In his first band, the Eddie O'Casio Orchestra (made up of students at the Bronx High School of Science, which he attended), Darin, who played drums, was far from the spotlight. But Darin's intensity ensured that this situation wouldn't last long. After a brief stint at New York's Hunter College and an even briefer tour as bongo player for an exotic dancer, he began writing songs. His demo version of one of his originals, "My First Real Love," led to a deal with Decca Records. When his Decca singles sank, he moved to Atco, an Atlantic Records subsidiary, and by 1958, "Splish Splash," a jivey novelty that still sounds dynamic today, put him on the map at age 22.

In retrospect, though, Darin's excursions into rock and roll, documented on disc one of Collection, seem mere precursors to the brassier cuts in his future. He approximates the Elvis warble on "Don't Call My Name" (co-written by Don Kirshner) and "All the Way Home," but he sounds more like Frankie Ford, of "Sea Cruise" fame, than the King. This problem was something Darin, an impressively objective judge of his own abilities, recognized early on; hence "Mack the Knife," which he recorded the same year as the "Splish Splash" session. After "Mack" hit, he didn't banish rock and R&B from his act, but he made certain that his excursions into these genres would work as well for an older audience as a younger one. Witness "You Must Have Been a Beautiful Baby," a rocking version of a Harry Warren/Johnny Mercer tune that every mother can love.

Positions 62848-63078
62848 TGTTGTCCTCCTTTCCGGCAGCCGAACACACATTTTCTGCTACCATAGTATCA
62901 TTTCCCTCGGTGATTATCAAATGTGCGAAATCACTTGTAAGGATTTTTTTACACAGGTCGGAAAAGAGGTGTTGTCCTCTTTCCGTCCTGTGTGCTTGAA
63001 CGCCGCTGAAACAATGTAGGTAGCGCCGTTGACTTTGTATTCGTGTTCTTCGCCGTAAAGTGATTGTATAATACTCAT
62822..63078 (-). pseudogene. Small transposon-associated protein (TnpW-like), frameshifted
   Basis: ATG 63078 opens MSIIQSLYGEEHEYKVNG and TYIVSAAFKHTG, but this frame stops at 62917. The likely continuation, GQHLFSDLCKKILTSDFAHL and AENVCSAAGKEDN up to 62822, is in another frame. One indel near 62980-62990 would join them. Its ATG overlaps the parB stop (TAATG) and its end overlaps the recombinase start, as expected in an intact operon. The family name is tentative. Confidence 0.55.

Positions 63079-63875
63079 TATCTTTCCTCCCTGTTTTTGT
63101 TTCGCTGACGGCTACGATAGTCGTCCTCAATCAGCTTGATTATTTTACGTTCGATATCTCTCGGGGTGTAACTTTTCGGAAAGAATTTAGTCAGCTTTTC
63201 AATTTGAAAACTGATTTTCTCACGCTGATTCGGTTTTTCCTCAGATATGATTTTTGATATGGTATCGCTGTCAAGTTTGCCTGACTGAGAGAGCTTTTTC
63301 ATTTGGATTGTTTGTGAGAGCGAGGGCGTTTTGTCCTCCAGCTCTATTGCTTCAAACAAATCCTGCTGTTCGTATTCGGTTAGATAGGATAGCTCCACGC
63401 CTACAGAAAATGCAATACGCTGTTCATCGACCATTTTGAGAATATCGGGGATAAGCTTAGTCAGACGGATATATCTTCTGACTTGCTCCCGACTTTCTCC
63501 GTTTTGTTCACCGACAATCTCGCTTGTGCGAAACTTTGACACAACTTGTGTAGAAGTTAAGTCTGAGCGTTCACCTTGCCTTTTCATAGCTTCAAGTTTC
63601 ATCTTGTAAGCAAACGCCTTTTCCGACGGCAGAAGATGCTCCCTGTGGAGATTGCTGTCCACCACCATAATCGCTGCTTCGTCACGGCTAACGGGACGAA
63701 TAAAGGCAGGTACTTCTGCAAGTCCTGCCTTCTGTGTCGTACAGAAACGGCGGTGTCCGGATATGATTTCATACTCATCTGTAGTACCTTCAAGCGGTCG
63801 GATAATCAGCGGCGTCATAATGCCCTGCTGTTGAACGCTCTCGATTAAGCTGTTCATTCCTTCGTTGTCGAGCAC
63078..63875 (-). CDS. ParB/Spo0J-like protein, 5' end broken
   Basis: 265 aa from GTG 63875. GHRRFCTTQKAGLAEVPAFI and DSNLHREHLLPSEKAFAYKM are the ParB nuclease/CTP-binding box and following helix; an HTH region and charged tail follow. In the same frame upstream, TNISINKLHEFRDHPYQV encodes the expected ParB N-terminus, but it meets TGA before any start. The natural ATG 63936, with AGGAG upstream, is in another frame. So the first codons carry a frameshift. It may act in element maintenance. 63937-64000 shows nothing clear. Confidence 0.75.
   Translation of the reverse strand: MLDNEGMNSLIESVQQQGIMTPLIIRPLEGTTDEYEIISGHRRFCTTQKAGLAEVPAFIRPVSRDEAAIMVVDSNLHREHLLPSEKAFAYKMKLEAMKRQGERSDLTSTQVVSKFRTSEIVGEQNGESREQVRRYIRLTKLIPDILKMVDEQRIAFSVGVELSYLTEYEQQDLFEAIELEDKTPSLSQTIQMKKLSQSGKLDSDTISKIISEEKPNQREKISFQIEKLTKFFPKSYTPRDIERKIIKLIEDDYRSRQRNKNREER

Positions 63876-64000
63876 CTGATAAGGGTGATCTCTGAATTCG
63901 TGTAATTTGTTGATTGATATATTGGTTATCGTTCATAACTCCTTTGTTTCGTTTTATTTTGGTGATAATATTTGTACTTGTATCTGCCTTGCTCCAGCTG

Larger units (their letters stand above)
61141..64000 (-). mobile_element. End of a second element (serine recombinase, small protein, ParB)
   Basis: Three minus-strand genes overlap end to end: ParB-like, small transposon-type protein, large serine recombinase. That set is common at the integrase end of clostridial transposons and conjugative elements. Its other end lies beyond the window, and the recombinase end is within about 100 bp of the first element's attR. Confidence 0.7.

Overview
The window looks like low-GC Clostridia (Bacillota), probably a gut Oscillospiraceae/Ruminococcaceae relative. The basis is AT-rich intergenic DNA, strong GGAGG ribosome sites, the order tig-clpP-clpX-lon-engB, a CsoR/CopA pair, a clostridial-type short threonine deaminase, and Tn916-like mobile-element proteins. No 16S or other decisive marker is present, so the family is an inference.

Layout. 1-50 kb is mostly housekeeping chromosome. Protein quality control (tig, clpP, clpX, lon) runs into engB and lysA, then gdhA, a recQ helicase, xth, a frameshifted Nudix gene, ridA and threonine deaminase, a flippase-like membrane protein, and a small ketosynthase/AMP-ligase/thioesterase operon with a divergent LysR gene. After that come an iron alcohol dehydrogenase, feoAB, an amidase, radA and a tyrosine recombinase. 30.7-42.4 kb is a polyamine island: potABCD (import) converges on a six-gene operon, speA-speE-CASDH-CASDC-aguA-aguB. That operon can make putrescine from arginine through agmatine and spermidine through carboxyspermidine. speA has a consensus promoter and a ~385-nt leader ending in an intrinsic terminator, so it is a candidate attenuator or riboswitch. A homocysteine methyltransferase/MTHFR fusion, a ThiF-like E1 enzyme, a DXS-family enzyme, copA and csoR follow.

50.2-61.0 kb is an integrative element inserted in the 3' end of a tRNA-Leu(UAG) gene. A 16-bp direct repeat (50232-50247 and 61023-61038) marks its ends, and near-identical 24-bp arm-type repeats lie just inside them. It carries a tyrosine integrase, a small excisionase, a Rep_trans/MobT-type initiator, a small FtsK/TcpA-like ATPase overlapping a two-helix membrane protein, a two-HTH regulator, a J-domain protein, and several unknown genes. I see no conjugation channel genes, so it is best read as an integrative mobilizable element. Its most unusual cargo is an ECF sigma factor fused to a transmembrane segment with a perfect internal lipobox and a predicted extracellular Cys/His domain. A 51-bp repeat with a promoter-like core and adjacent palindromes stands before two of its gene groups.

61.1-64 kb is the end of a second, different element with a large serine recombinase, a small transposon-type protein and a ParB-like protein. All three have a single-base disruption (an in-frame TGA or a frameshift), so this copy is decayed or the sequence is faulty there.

The portions of Collection that document what the compilers refer to as his "Pop Years" find Darin toiling harder than ever to endear himself to a mass audience. He was mainstreaming his image then: In 1960, he married actress Sandra "Gidget" Dee and won roles in cutesy movies such as State Fair and If a Man Answers. But Darin was too ambitious to stay still as either an actor or a musician. He played a shell-shocked soldier in 1964's Captain Newman, M.D. and received an Oscar nomination for his trouble. And although he proved to audiences in Vegas and beyond that he could sing the hell out of standards like "My Funny Valentine," "Mame" and "Don't Rain on My Parade" (all on disc three here), he feared that his tuxedo-clad look was wearing thin.

In the meantime, Darin's regard for folk music was growing. He'd always paid attention to folk sounds; he recorded "Blowin' in the Wind" in 1963. But in 1966, he clasped folk to his bosom, recording songs by Tim Hardin ("Reason to Believe," "The Lady Came From Baltimore") and John Sebastian ("Lovin' You," "Darling Be Home Soon"), and at the same time dispensing with his sharpie's wardrobe. Three years later, he tossed aside his toupee, too, and issued an album under a new name: Bob Darin. As this decision implies, Darin Mark III took himself very, very seriously. But the vigorous sincerity of the selections on disc four ("The Folk & Country Years") had the side effect of blanching much of the juice out of his work. His folk efforts aren't bad, but they have nowhere near the verve of his earlier incarnations. Recognizing this, the general public turned up its nose at the new Darin. Bob, no masochist he, responded by donning the tuxedo again and giving the people what they wanted, until his delicate heart finally stopped beating.

At the end, Darin's reputation was at its lowest ebb; the latest generation of music fans saw him as a curio, while his onetime supporters reacted to him with suspicion and/or bafflement. But Darin wasn't killed by his musical schizophrenia. Rather, he was done in by a power shortage; he simply wasn't strong enough to undertake another reinvention. Collection follows him as far as he went, but it's more valuable as a poignant reminder of his foolhardy daring.